I now had masses amounts of film to play with. Editing had begun shortly after the visit to the Tyne, and I gradually joined up the various segments over umpteen cups of coffee and packs of Hobnobs. I don’t know how many times I listened to the song during this process – every edit required a run through to see if the changes had worked – but it’s a lot. Maybe I should go on ‘Britain’s Lamentably Short of Talent’; I’d be word perfect. The hard task of what to include and what to leave out got underway. Some clips were a natural choice; The Steamboat pub, the boy running for the tram, the Tyne Bridge and the cruise ship Boudicca passing the cannons at Tynemouth as she headed out to sea. Other scenes fitted the lyrics so well that they were included by default, even if they weren’t technically good shots. Editing took several weeks, as there were so many permutations to work with. Several good scenes were reluctantly cut for various reasons, and different techniques to represent the three distinct eras were tried. Some were great, some were awful; it was an absorbing exercise. Finally, I was pleased with what emerged. I had a film that closely matched the song lyrics, as well as the tempo of the music. It was a reasonably accurate impression of my memories, and contains a great deal of authentic material, even if it has been suitably doctored.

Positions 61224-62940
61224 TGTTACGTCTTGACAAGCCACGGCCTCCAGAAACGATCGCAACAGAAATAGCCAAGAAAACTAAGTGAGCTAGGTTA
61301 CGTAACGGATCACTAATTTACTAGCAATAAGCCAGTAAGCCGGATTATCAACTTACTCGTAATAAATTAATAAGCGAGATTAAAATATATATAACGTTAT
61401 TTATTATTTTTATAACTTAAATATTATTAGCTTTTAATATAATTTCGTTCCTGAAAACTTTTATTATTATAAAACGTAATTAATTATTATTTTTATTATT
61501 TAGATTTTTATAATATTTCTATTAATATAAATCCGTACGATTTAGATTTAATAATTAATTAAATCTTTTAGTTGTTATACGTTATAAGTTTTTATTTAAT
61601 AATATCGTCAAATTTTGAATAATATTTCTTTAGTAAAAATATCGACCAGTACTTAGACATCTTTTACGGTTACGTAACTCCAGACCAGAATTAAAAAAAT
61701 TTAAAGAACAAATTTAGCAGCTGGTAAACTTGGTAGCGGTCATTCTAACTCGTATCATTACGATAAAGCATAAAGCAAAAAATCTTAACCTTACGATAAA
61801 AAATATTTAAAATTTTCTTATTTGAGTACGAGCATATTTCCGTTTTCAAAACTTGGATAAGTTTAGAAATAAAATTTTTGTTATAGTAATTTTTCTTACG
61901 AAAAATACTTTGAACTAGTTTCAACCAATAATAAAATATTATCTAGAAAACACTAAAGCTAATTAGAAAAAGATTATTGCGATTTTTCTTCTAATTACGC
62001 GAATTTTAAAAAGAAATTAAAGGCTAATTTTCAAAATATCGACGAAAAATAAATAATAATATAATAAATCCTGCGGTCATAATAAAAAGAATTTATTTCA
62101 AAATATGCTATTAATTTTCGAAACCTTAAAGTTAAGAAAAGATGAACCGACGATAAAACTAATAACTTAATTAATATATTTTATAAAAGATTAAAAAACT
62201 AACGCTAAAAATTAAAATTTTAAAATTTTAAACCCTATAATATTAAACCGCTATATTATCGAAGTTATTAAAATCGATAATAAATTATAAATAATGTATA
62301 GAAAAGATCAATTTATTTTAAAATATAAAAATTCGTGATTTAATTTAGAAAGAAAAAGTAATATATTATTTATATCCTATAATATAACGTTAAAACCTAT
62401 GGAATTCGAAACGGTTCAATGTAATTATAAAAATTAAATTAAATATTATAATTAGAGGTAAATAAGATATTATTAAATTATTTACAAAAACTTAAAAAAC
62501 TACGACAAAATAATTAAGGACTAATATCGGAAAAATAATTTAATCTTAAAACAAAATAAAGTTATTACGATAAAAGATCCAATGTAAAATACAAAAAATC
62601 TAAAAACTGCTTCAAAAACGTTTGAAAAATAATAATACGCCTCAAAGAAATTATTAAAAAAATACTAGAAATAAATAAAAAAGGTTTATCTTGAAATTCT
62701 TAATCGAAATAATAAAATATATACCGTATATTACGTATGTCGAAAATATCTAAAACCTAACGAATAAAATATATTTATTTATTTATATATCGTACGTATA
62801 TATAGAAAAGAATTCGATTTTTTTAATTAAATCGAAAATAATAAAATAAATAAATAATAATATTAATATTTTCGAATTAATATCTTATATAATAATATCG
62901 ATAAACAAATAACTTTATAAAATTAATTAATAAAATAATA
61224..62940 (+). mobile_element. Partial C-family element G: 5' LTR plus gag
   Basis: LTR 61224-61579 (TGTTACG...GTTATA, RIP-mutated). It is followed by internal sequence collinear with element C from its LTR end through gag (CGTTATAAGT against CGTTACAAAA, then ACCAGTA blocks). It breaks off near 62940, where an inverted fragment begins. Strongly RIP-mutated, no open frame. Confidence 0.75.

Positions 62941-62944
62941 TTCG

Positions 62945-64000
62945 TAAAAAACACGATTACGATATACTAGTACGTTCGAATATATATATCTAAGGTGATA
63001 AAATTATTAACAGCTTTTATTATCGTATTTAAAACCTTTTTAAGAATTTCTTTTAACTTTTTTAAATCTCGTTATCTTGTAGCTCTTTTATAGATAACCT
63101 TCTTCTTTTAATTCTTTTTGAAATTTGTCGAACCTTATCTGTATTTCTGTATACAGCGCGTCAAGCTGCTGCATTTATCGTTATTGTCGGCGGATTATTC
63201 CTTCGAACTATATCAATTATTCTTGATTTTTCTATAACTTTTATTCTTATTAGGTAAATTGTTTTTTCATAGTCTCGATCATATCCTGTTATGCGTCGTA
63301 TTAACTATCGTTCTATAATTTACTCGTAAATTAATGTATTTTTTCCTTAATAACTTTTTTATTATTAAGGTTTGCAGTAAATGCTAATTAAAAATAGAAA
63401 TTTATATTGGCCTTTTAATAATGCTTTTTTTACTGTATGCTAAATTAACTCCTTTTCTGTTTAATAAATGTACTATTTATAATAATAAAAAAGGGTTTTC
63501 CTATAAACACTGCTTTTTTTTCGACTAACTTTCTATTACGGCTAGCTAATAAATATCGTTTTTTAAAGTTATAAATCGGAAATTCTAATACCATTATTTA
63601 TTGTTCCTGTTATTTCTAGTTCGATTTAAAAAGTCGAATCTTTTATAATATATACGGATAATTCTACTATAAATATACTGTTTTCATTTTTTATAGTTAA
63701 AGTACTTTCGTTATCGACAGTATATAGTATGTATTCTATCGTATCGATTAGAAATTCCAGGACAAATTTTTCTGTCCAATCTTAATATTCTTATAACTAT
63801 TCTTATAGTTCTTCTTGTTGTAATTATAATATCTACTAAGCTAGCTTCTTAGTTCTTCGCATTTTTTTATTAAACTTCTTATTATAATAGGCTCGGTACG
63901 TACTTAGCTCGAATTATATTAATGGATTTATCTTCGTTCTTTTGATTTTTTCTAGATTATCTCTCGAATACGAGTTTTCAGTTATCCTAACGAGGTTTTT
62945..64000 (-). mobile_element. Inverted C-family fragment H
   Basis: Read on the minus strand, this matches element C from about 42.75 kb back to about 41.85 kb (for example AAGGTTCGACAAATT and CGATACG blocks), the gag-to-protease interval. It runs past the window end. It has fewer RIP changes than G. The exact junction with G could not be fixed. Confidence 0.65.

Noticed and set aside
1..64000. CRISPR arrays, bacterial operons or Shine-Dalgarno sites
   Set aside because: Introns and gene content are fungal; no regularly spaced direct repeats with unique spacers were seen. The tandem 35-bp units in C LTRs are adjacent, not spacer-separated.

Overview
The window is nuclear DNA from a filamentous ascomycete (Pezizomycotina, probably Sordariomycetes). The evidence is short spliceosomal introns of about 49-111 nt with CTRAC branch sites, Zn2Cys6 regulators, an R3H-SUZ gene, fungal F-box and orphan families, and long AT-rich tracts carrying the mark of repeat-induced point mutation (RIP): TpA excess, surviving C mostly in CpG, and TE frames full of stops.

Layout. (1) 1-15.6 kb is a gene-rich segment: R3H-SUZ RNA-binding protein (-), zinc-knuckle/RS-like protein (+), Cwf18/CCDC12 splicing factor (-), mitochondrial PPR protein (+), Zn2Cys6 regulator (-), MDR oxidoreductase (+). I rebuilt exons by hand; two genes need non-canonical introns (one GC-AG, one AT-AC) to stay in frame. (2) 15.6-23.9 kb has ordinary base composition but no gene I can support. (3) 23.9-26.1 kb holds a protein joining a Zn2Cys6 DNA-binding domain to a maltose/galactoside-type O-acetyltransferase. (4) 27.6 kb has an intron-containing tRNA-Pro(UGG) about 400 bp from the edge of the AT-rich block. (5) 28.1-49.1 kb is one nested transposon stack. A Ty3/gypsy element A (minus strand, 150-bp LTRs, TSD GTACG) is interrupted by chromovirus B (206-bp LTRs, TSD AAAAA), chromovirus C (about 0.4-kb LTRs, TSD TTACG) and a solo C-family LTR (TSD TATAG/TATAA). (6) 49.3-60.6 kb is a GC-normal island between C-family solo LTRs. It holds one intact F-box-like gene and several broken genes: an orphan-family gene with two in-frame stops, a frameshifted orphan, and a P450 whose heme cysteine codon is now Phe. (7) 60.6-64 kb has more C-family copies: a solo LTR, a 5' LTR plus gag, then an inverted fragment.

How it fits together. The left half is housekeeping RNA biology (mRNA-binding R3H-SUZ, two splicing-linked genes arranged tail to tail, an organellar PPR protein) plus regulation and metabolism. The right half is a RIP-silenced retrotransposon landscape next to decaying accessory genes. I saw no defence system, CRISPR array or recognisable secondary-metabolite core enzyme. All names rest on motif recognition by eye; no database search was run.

This is one of the best photos I've ever taken.

The song is, to my mind, a fantastic piece of writing. If you aren’t tapping your foot to the beat by the time the song ends, then you must have no aptitude for music at all, and I can therefore only suggest that you audition for X-Factor.

Sunday, 13 September 2009

Thomas Saves The Day

This is the non-technical version of
Thomas to The Rescue
on my other blog.

It was the morning of the Railway’s Big Gala Day, and Thomas was resting in his shed with Annie and Clarabel. Today was his day off, and Thomas wanted a lie in. But then the Portly But Not Morbidly Obese Controller entered the shed, munching on a bacon and egg cob.